Thanks. This classification tells us more about comment spam than spammy posts because that is currently more represented in the initial training set, and where I think it can have the greatest positive impact. I would think (but don't know) that spammy posts which are written deliberately to promote through vote bots will tend to be harder to classify with machine learning, due to more effort being made, and the plagiarism of good content.

Aye. Nevertheless, if someone produces spammy comments, his posts are probably also low value :)

What is your definition of being bot? Because this is a very important question :D

  • If someone creates normal content, but votes using script - is he bot?
  • If someone only votes (manually, within small period of time) - is he bot?
  • If someone only makes witness actions - is he bot?
  • If someone posts the same comment in response to specific posts - is he bot or spammer?

Good question.

I don't have any definitions. I have simply trained the initial classifier with a selection of bots that I manually evaluated as such. In arriving at classifications for the initial training set, my biases towards what I consider to be a spam and bots will inevitably shine through. This will be reduced over time as the training data expands.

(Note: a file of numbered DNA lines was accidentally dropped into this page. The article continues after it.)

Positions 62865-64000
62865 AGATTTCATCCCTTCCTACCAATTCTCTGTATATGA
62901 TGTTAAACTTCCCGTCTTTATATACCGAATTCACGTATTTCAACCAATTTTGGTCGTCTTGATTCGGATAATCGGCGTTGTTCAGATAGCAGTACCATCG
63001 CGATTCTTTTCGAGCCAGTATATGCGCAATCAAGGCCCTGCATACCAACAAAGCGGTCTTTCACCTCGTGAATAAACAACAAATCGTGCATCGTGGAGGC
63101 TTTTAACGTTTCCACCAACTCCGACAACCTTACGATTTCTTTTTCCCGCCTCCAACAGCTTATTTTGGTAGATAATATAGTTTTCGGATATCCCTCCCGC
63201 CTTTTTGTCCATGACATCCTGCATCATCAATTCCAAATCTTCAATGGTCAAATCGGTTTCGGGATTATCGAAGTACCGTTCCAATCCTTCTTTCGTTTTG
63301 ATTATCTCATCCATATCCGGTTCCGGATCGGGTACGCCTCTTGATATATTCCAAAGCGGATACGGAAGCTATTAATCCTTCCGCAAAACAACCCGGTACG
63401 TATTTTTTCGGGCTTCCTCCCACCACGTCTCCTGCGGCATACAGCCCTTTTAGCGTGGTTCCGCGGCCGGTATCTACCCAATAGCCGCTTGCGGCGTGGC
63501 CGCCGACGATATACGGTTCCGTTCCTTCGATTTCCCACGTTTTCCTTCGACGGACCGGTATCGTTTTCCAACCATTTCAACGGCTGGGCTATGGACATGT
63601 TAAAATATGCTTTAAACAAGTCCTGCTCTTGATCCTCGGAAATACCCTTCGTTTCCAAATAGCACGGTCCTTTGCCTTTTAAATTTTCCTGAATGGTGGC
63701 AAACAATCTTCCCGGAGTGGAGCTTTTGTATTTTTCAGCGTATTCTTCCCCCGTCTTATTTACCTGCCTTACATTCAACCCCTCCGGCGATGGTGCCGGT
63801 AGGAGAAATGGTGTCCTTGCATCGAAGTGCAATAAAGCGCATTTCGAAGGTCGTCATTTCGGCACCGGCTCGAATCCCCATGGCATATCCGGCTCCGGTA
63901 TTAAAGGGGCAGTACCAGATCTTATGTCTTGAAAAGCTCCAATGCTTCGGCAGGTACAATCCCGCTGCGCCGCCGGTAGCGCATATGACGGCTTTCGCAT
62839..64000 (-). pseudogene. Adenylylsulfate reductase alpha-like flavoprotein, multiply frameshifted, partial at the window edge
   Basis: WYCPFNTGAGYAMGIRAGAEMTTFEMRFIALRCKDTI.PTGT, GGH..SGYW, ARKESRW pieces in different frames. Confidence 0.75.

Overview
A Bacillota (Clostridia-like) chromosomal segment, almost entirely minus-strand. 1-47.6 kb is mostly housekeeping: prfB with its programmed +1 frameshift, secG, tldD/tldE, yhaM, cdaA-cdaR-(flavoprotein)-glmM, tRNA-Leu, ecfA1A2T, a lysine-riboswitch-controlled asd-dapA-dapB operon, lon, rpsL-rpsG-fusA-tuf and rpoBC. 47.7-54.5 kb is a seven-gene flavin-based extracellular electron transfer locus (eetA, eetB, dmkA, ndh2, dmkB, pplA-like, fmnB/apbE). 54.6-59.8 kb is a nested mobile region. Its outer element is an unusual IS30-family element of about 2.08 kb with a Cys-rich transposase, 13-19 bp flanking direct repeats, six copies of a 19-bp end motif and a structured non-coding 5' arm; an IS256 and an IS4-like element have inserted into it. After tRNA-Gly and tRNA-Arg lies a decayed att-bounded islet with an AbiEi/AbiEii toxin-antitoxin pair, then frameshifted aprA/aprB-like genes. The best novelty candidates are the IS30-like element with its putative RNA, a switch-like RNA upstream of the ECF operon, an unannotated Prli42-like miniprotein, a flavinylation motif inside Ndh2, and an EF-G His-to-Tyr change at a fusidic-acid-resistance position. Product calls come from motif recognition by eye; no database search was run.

I'll answer with my current opinions anyway though, insofar is they relate to this project :)
If someone creates normal content, but votes using script - is he bot? Depends on proportions.
If someone only votes (manually, within small period of time) - is he bot? No.
If someone only makes witness actions - is he bot? No, it doesn't affect comments/posts.
If someone posts the same comment in response to specific posts - is he bot or spammer? Depends on whether it's scripted.

It is good to frame the project better though, and maybe I haven't given enough thought to that.

Yep defintitley going to use it to for my voting bot. When i'm finished i should have something similar to @trufflepig (most likely not as good)
i want to weigh the votes not on the vote wheight alone for my training data but also will try to filter out vote bots.

I really like this project of yours. Is it just you working on it?

The problem of spam and bots is a tough one. They can really screw up the economies of crytpos. Just getting a good training data set is tough.

It is a difficult problem. I think a good training set will go a long way in improving performance and I'm discussing collaboration on this. I'll hopefully have an announcement on that soon!

Perhaps some volunteers to manually classify posts in the training sets?